No, they shouldn’t. Creating a constitutional crisis carries a risk that public sympathy goes back to this jackass of a president. As well that the courts, if somehow brought in, agree with the president’s position and the Congress loses some part of the power of the purse. I mean, right now American’s do want us out of Iraq and also want Congress to continue funding the war (and particularly the troops) if there are benchmarks attached to the funding. So in polls Americans want conflicting things. Like in polls Americans want to keep abortion legal and also support late term restrictions and restrictions on teenagers getting abortions. Americans do not want to abruptly pull out of Iraq because they know its not ready, but they want the government to tell Iraq to get ready because we are leaving soon. That’s why I still think today’s bill was the best thing for a still conflicted public, and it even gave cover to a bunch of democrats with their particular constituencies (because they voted against it). By the way, you know the minimum wage bill was bundled in there, to ensure its passage. So Barack and Hillary voted against the minimum wage.

Anonymous said...

Bush is willifully ignorant and - for lack of a better phrase - willfully callow as well.

The key word here, I think, is "willfulllly." If he were a simpleton and/or ingoramus that'd be one thing, but he has had the ability - and he knows this - to find outside information and advice along. The sad part is is that this makes him evil by way of negilcence. If he were evil by were of active malfesence then at least there'd be a basic, perverese level of recognition by his foes that at least he was in control. But to stand by and willingly look the other way? Christ, what the Hell'd did you spend five decades working towards, you jackass? He's evil, but evil by default. Ultimately that's tragic not just for himself but for this country. At least Nixon had his shit together, y'know?

Smitty said...

http://www.opinionjournal.com/editorial/feature.html?id=110010107

Schmuck Shitrock said...

Creating a constitutional crisis carries a risk that public sympathy goes back to this jackass of a president.
Bush has been punching holes in the constitution since the beginning of his administration. He is the one creating the crisis. If there is no challenge, the Constitution is toast.

So at least I have company in my bold predictions.
I've still got the money, Ed. Got balls?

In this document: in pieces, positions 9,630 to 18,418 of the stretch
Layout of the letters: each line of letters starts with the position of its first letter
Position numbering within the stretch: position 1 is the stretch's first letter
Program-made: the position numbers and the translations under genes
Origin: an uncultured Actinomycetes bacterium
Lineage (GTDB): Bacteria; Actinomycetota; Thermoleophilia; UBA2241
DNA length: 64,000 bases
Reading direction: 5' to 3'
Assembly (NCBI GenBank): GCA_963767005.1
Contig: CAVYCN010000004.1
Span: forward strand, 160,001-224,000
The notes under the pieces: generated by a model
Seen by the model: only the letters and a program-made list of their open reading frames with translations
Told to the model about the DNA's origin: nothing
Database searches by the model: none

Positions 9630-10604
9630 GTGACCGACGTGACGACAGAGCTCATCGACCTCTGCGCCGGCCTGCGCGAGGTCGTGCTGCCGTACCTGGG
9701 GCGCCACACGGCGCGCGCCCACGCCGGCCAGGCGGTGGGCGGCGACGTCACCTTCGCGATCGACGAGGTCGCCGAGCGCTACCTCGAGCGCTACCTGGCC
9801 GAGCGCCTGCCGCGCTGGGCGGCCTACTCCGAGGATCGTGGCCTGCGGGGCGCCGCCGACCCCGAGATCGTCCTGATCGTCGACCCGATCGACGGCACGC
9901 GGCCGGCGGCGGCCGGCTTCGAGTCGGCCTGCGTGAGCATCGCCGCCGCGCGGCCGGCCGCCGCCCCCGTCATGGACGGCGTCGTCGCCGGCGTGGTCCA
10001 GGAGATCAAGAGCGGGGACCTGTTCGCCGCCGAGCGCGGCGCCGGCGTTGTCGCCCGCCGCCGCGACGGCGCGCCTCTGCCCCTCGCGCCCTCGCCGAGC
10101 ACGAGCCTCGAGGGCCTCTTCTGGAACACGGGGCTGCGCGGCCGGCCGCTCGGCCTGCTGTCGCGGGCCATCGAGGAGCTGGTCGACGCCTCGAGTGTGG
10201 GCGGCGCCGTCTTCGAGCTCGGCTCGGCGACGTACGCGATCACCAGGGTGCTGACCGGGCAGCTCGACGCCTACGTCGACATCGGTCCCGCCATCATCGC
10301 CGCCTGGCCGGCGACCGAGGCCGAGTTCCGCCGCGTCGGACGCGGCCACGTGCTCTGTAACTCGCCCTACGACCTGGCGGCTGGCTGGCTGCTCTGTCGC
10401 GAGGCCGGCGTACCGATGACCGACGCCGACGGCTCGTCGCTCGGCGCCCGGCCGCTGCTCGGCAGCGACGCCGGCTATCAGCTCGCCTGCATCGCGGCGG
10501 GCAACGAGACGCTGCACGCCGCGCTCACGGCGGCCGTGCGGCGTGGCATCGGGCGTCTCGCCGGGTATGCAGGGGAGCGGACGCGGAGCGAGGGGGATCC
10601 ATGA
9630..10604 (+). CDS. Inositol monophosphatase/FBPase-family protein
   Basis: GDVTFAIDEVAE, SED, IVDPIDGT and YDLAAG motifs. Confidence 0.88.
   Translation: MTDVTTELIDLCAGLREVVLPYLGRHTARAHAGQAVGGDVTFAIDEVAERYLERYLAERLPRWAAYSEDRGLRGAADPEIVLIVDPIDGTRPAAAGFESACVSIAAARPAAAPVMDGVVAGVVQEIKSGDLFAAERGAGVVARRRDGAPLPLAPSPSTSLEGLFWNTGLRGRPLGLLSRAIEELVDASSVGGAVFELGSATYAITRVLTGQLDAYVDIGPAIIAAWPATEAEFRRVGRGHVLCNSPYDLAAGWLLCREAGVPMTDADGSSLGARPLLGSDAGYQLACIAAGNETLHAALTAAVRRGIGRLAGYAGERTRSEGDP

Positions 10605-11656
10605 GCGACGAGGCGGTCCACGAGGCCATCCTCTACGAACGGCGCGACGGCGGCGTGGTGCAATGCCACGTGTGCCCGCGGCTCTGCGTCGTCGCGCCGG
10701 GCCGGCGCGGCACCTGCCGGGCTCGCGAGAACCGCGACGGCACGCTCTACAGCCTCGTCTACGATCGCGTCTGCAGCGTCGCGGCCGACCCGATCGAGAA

EdHeath said...

Creating a constitutional crisis carries a risk that public sympathy goes back to this jackass of a president.
Bush has been punching holes in the constitution since the beginning of his administration. He is the one creating the crisis. If there is no challenge, the Constitution is toast.”

You may have a point there, except I don’t think this is the battle the demos would want to choose, when there are lots of other ones that don’t involve risking their own power.

So at least I have company in my bold predictions.
I've still got the money, Ed. Got balls?”

Hmmm, bet money on the demos, or any politician, showing backbone? Nah, John, if good sense is your definition of balls-less, then I’m it. All I was trying to say is that this vote was not surprising, that the demos were reading the same tea leaves as everyone else and realized the country isn’t ready for a showdown using the troops as hostages, at least, not yet. Now the democrats have established themselves as willing to compromise in a key vote (plus the candidates have gotten a chance to vote against the war, without having to face consequences). But I believe Pelosi voted against it, signaling that next time the compromise will not likely be there. In fact, the republican authors of this bill have had a chance to show that they can face up to the president with benchmarks (pretty tough by their standards), and the bunch of democrats who did vote against the bill can wave to party’s left. And they got the minimum wage through and out of the way. This was the only way this bill would have gone, but it was a clear sign that unless the administration announces a plan to end the war or at least draw down troops real soon, the demos are going start playing games with vetos. I think. Frankly, I don’t care, I think the democrats ought to slap a windfall tax on the oil companies and slap a $2 per gallon tax on gas and the state should fully fund mass transit and the city should paint bike lanes all over the place and all those democrats aren’t going to do that because they want the terrorists to win and hate the troops, and America.
Cheers,
Ed
Oh yeah, was I right on the difference between timelines and benchmarks? I notice you didn't mention that. Not that I know what the benchmarks are ...

Anonymous said...

Since you all are so set on impeaching Bush, why don't you push for something valid to impeach him on? Like his stance on illegal immigration for fucks sakes?

Forget the war, and look at how he's dealing with illegal immigrants.